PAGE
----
“Water was finally restored around 10 o’clock that night. We got the call around 11 a.m., and public works had to do an assessment – figure out what pipe it was – there’s a 36-inch and a16-inch pipe in the area, and it was the 16-inch pipe that broke, which meant we could do the repair in-house. About five feet of pipe had to be replaced. The work on the pipe got started around two or 3 p.m.”
So you were going door-to-door talking to people?
“I went door-to-door in the two blocks (affected by the break). One of the council member’s, Councilwoman Virgi Lindsay’s clerk, was actually affected by the outage. She was able to help me disseminate information and keep me in the loop. Belhaven has an internal e-mail system, so she me know what she was (hearing). People were also out jogging and walking their dogs and stopped by asking questions.”
Do you envision doing a lot of work like this?
“Absolutely. There will be a lot of walking and talking. We are not only going to do that in bad situations. We’re also going to get out and tell people our story – to help keep them better informed about what’s going on in the city. For example, we’re going to do a push to let people know about some of the technology we’re offering, like Code Red and Nextdoor. We’re also preparing to do another rollout of 311 to let people know about a mobile app they can utilize.”
When will your department begin doing that?
“The app is in the test phase right now. Hopefully, we’ll be able to roll it out in mid-August.”
Also, what is Code Red?
“It’s an app that you can get on your phone, and you can set it to send you an e-mail or text to notify you when there’s a boil water notice, missing child alerts and other notices.”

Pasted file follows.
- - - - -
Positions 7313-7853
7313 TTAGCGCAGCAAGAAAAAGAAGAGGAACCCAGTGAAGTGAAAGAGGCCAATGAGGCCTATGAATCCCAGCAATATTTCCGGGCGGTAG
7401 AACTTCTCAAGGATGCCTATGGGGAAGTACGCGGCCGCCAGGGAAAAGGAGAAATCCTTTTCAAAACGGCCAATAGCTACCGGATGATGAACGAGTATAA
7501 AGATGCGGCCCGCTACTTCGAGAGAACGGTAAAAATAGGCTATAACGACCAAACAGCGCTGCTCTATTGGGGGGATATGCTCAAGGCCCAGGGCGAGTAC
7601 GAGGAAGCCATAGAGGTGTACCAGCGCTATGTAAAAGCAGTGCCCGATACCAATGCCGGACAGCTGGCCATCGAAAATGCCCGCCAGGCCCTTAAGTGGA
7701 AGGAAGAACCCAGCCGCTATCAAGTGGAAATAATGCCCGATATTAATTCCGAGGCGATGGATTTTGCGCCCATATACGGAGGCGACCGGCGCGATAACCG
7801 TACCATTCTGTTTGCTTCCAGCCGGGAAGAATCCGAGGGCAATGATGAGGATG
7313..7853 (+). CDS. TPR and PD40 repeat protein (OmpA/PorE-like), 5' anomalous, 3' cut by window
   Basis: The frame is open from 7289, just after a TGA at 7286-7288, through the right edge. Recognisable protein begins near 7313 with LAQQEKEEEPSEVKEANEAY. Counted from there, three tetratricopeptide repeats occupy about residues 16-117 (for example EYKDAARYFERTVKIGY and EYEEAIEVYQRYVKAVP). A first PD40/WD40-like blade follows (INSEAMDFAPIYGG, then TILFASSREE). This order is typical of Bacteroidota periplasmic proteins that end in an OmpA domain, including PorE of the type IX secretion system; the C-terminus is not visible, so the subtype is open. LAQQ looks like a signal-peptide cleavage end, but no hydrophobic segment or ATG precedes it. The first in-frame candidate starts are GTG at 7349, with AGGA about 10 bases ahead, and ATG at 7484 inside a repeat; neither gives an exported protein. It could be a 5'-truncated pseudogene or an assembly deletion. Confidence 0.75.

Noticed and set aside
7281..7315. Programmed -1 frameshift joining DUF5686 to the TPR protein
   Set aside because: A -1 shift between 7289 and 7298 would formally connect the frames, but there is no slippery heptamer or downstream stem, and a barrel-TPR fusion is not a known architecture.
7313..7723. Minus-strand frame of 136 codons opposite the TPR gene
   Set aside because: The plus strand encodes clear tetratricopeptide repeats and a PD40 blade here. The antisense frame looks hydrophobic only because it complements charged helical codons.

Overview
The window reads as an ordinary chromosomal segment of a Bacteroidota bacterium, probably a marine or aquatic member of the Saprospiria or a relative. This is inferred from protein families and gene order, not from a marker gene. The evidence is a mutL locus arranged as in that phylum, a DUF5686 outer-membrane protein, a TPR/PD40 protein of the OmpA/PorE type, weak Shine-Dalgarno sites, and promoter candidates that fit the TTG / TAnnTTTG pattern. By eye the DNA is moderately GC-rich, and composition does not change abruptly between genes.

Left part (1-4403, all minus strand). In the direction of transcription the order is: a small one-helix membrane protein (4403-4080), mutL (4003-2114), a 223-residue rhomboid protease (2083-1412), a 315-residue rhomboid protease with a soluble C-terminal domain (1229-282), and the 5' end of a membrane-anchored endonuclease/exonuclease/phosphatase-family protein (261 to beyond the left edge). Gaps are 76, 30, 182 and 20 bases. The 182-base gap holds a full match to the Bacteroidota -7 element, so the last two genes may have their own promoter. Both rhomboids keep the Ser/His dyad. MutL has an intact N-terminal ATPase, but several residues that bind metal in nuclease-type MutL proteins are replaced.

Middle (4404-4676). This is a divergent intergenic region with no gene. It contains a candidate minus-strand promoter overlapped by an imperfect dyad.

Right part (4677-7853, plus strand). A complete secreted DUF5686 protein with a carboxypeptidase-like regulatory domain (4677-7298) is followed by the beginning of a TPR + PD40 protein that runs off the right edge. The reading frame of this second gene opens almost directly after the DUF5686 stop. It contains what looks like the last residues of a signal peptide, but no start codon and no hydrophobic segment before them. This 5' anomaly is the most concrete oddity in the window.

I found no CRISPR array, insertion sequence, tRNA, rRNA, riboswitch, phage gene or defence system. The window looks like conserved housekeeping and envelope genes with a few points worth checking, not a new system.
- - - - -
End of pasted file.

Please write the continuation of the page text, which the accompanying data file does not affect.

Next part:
As constituent services manager, what are your top priorities?
“Definitely making sure our communication to constituents is effective. That’s one of the biggest pieces I’ve noted that has been lacking. That means we’ll be making a lot of phone calls and having a lot of face-to-face contact with residents. We’re also trying to prioritize our tasks and responsibilities, and follow through on projects were pending (before we took office). One of the biggest things will be working with 311 to make sure we close out those cases, so problems are not reoccurring.”
Was there a backlog of cases when you took office? And how long will it take to address them?
“Yes, there are some. I don’t have an exact number of cases. I say realistically it will take about six months to close them out.”
What does it mean to close out a case?
“When you go into 311, it will show a case as pending or progress. Closing it out means we’ll follow up with the department administrator to see if the case has been handled and to see how it was handled. I have not looked at specific cases, but am planning to do that. I am also planning to meet with the 311 administrators in each department to see what their needs are and if they’re having issues managing their caseloads, and see how we can make cases flow a little more fluidly through the system.”